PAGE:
I’d like to believe that most jurisdictions would have worked together in the interest of the child to get this done as quickly and safely as possible – which I believe the fire department accomplished here. But still, the debate over who has the right to treat the patient was embarrassing for all involved.

While some of the “who-likes-who” decisions for response patterns in first dues have been eradicated through the implementation of electronic tools, there are still many departments where first-due coverage is decided based on who-likes-who and who-trusts-who. I cannot emphasize enough how dangerous this mindset is, not only for your communities that depend on you to bring the closest appropriate resources to their incident, but also for your firefighters who deserve the closest unit responses as their backup firefighters. I acknowledge that there are statutory/municipal challenges to some of this response, and I understand that there are many who won’t change simply because of my admonition. The best advice I can give these folks is to simply add “your honor” to the end of your flawed reasoning for not alerting the closest appropriate resources to your fires. Taking a moment to consider how your decision would look in a courtroom is often all the wake-up call needed.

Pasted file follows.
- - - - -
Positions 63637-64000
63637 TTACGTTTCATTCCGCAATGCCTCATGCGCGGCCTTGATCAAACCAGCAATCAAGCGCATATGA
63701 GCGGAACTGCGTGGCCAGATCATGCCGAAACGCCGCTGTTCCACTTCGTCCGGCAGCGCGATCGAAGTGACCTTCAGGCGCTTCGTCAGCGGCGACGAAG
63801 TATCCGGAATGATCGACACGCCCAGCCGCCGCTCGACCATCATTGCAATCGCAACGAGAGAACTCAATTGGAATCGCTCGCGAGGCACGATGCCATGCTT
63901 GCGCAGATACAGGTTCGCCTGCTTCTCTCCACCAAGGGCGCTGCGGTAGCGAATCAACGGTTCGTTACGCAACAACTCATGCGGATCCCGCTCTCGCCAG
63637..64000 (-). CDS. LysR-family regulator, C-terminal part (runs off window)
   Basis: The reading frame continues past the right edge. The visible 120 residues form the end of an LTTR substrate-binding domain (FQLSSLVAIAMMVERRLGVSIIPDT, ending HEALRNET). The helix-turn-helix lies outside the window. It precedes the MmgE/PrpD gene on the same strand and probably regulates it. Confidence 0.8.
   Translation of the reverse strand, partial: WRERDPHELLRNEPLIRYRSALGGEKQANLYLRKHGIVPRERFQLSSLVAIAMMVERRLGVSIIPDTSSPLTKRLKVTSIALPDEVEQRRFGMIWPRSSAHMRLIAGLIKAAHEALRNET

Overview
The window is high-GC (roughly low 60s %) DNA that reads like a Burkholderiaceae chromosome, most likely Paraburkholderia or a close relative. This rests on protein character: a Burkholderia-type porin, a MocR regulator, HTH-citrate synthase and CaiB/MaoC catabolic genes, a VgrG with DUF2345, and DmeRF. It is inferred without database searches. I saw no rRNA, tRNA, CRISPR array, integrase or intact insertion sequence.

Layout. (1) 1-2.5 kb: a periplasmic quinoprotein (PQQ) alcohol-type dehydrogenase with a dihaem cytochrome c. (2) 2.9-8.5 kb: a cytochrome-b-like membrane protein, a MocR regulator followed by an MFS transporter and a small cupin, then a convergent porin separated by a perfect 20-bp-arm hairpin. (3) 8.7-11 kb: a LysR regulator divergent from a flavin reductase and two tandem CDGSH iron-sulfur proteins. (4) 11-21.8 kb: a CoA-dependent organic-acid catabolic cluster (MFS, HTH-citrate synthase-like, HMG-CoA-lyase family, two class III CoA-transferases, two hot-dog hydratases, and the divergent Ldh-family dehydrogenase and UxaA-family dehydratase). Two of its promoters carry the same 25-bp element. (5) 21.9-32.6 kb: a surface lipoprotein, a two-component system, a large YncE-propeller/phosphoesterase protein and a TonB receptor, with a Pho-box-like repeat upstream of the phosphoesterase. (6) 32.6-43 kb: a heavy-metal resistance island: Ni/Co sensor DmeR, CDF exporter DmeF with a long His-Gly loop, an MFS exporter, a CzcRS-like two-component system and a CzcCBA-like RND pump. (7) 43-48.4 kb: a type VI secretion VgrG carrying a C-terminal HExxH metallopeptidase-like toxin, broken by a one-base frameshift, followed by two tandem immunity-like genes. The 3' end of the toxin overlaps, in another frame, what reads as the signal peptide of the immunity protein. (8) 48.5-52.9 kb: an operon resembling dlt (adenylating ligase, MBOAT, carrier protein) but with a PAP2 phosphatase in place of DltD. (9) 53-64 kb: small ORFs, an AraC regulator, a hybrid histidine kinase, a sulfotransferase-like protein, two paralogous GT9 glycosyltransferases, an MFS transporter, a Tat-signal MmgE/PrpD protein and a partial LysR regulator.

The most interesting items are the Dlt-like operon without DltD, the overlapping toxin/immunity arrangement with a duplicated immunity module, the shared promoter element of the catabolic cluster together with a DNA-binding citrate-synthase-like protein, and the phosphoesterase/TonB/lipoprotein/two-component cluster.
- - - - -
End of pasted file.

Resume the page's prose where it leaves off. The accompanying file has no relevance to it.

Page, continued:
Accepting the ALL-hazards mission

The key word in “all-hazards service” is ALL. When you are out on the street, it cannot be about what we WANT to run, who else we THINK should run it, or what we think we SHOULD run. And this is not the article to argue whether the fire service should be running this or that, but whether we are answering our calls with the same abandon every time.

Mission success must be measured as much by the saves and grabs as it is by compliance within the system – completing inspections, delivering education and prevention talks, preplanning, training, exercising and, yes, following the rules. We must put all our personal preferences aside when the bell rings and Grandma Jones asks for our help, no matter the call type.

To me it all comes back to what’s best for the mission: What’s best for Grandma Jones? While we tend to justify differences in procedures based on history, tradition and jurisdictional or cultural differences, that’s mostly bunk in my book. Real and proverbial fires do indeed burn the same in my backyard as they do in yours. The real difference is the quantity, quality, and expertise of the people and stuff we’re able to bring to the “fire.”

And remember, it is NOT your first-due area. Our citizens are served by many parts of a much larger system, not merely the fire trucks answering fire calls or whatever type of call is your interest. Your first priority is the mission – and the same holds true for the next crew and the next crew after that.

Just do the right thing

I think we can all agree that it’s our responsibility to cover the mission, at all reasonable costs. You’re educated and you’ve trained to get here, to understand what’s a “go/no-go” situation, to identify and recognize the signs or survivability, and ultimately to make life-or-death decisions, every day. Now it’s time to JDTRT – just do the right thing.

JDTRT means doing the job that’s in front of you regardless of who’s first due or whether you like running that type of call. Together you and your fellow firefighters own the mission – not the fire trucks, not the streets, not equipment … the mission.

This isn’t a daycare center or high school drama club – please leave the crying and drama to them. We are a public safety team, so let’s make sure we ACT like it, whether anybody’s watching or not!